Just forget the words and sing along

Thursday, January 03, 2019

Fishing in the Discount Bin - Mickey's Christmas Carol

Welcome back to Fishing in the Discount Bin.  You know the routine by now.  I watch a movie and blog about it.  Simple as that.  Kinda missed last week because I was off on Christmas vacation, but I'm back now with a Christmas movie!  Here's my look at Mickey's Christmas Carol.  This is originally in my notes at November 4, 2018.

Well, Halloween is behind us, meaning we're moving on to Christmas.  When I snatched up The Adventures of Ichabod and Mr. Toad, I decided to also grab Mickey's Christmas Carol.  Like a few other Christmas specials, I'm starting to get pretty PO'd at how they're being savagely edited to fit in more commercials, so picking it up on home media is the only way to get it uncut.  Mickey's Christmas Carol, you see, is actually a theatrical short film...although, at 28 minutes, a rather long short film.  It originally hit theatres in the holiday season of 1983, in front of Disney's latest re-release of The Rescuers.  Even nabbed an Oscar nomination for Best Animated Short.  In the past, Disney would leave it uncut, add some commercial breaks, and throw in some of their other holiday-themed short films to pad it out to an hour-long Christmas special.  These days, though, they edit Mickey's Christmas Carol to a TV-friendly 22-minutes so they can add commercials. 

But the film does mark a bunch of firsts for Disney.  It's when Alan Young became the official voice of Scrooge McDuck.  Young was a veteran Hollywood character actor, best known as the star of Mr. Ed back in the day.  A few years ago, I read the story of how Young won the role.  You see, Mickey's Christmas Carol is actually based on a record album Disney put out in the early 1970s.  It was an audio play, and Young was the special guest star playing Scrooge.  Young was actually deeply involved in its production, even helping to pen the adaptation.  Flash forward about a decade, word gets out that it's being adapted into a feature film, and Young wants in.  He has agent make the calls, he gets the lead role of Ebeneezer Scrooge, as played by Scrooge McDuck.  At the end of the recording session, Young finally asks the director, "Look, I gotta know.  I loved working on that album back in the day.  I loved working on this film.  How come you never reached out to me?"  The director shuffled his feet and said, "Well, Mr. Young, we were afraid that a star of your stature would think that doing a voice in an animated film was role that was beneath him."  Young rolled his eyes and said, "You remember how I got famous, right?  It was by talking to a horse on TV.  Trust me, there's no such thing as a role that's beneath me."  And he was the official voice of Scrooge McDuck until he passed away at 97 just a couple years ago.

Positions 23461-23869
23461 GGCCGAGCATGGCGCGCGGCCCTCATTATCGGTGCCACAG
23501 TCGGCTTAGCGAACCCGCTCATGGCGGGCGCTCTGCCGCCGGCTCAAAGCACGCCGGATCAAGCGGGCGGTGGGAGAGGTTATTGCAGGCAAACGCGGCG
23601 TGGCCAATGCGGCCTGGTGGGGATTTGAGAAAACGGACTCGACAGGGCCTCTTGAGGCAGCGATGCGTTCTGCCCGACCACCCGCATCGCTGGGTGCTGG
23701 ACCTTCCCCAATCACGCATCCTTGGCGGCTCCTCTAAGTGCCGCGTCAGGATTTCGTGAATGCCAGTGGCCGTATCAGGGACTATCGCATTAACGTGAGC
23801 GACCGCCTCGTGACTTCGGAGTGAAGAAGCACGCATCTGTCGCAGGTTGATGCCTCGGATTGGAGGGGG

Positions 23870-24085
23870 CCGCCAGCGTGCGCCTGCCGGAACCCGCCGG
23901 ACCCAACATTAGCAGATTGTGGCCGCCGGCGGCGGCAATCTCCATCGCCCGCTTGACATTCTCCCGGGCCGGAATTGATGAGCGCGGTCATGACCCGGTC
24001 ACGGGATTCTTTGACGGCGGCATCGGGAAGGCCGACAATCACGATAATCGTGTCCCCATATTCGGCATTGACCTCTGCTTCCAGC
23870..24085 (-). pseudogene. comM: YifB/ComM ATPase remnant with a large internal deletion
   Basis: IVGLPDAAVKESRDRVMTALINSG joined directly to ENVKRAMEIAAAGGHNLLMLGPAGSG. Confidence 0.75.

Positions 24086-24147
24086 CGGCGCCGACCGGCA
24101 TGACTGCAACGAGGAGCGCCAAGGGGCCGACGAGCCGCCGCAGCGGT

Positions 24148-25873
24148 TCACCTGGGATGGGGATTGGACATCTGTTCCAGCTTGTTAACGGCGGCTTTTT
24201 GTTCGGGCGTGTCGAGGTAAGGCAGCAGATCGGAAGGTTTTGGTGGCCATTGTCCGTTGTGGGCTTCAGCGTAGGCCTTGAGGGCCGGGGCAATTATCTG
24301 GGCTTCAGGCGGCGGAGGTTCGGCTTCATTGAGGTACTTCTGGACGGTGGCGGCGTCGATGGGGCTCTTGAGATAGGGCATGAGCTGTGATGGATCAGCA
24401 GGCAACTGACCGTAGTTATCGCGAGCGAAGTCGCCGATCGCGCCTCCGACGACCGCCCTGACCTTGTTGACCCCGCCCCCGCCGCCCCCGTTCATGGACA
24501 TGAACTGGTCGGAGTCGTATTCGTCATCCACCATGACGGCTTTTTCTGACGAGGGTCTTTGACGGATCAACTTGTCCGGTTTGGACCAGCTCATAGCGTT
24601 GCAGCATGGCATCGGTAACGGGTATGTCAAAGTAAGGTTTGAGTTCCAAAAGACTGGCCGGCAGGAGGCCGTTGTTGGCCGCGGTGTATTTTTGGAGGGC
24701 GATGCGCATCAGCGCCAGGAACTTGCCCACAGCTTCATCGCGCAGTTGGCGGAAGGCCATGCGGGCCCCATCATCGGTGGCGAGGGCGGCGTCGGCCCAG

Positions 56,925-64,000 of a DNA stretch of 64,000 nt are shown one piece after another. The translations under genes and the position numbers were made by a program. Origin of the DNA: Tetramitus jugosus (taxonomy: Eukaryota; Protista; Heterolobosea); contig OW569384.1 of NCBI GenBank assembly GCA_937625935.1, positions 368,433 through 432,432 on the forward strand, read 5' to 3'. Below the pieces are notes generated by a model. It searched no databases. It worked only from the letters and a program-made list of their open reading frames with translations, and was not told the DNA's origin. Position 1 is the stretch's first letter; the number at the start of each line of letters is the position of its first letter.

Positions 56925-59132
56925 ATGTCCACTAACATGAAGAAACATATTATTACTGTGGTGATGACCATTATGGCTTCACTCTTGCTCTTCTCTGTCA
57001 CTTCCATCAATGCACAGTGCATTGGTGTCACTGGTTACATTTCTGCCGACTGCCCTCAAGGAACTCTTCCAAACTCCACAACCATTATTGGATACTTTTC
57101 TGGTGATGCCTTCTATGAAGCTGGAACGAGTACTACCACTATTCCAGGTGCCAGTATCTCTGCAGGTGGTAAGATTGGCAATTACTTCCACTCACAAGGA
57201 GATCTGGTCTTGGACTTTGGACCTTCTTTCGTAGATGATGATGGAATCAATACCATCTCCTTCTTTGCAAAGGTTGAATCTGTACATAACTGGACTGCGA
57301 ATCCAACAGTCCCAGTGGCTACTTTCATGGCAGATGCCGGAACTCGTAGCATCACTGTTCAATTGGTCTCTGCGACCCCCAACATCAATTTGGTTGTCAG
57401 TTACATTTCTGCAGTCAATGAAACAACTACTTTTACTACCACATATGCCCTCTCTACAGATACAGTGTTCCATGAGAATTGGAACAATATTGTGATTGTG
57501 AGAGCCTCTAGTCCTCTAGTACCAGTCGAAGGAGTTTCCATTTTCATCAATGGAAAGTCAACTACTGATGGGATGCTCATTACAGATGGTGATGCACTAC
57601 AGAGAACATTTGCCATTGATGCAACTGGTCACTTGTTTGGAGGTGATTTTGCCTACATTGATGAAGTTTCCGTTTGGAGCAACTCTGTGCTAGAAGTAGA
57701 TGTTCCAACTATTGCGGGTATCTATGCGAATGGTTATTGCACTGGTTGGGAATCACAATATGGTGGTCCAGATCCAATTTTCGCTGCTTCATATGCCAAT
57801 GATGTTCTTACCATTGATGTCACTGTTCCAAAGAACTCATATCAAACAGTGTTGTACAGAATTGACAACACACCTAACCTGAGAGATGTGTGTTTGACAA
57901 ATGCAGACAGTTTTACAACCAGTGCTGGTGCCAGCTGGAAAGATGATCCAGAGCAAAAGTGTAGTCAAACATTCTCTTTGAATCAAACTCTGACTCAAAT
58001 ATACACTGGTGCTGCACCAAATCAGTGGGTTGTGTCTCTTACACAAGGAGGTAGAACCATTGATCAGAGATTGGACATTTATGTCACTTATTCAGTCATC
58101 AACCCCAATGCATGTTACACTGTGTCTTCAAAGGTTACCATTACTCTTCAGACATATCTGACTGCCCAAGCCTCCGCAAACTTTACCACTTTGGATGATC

I was also going to say it was the first time that Wayne Allwine did the voice of Mickey Mouse, and he voiced Mickey until he passed away in 2009.  But then, looking it up online, Allwine had been voicing Mickey since 1977.  This was just the first time he did for a theatrical production. 

It was also a notable last.  It was the final time that Clarence "Ducky" Nash did the voice of Donald Duck.  Nash was Donald' Duck's original voice actor, having done Donald Duck's voice since the very first Donald Duck shorts in the 1930s. 

I think you're familiar with this cartoon from its repeated holiday airings over the years.  It's yet another adaptation of A Christmas Carol, this time with all the roles filled by your favourite Disney characters.  Scrooge McDuck is Ebenezer Scrooge, Mickey Mouse is Bob Cratchett, Donald Duck is Scrooge's nephew Fred...you get the gist.  It was neat watching this so soon after The Wind in the Willows because characters from that film are well-represented.  Rat and Moley are the canvassers who try to get Scrooge to give to the poor, and Mr. Toad is Mr. Fezziweg, Scrooge's boss when Scrooge was but a young apprentice. 

I'd like to seek out that original album version.  There's only two major differences between the album and the short, and that's in the casting of Disney characters.  In the film, the Ghost of Christmas Past is Jiminy Cricket.  In the album version, it's Merlin from The Sword in the Stone.  And in the film, the Ghost of Christmas Future is Peg Leg Pete.  In the original album, it's the Evil Queen from Snow White

But watching it again tonight, I couldn't help but feel that the film felt...kinda flat.  As re-tellings of A Christmas Carol go, it's rather perfunctory, adding nothing new to the story.  The pure novelty is seeing this massive cast of Disney characters all sharing the screen for the first time.  I wrote off that flat feeling over the years as TV edits, but watching it again tonight...no...it's all there in the film. 

But I still have overwhelming nostalgia for it.  I have fuzzy memories of when it hit theatres in 1983.  Like a lot of other Disney films, it had a massive marketing push, and I remember it being a really big deal.  Oh, how amazing it could have been if it was made just five years later as the Disney Renaissance was getting underway, with a massive push of talent behind it. 

And I'll end with another notable last that it boasts.  To date, it is the final Disney animated short with no end credits, ending simply with the words, "The End.  A Walt Disney Production." 

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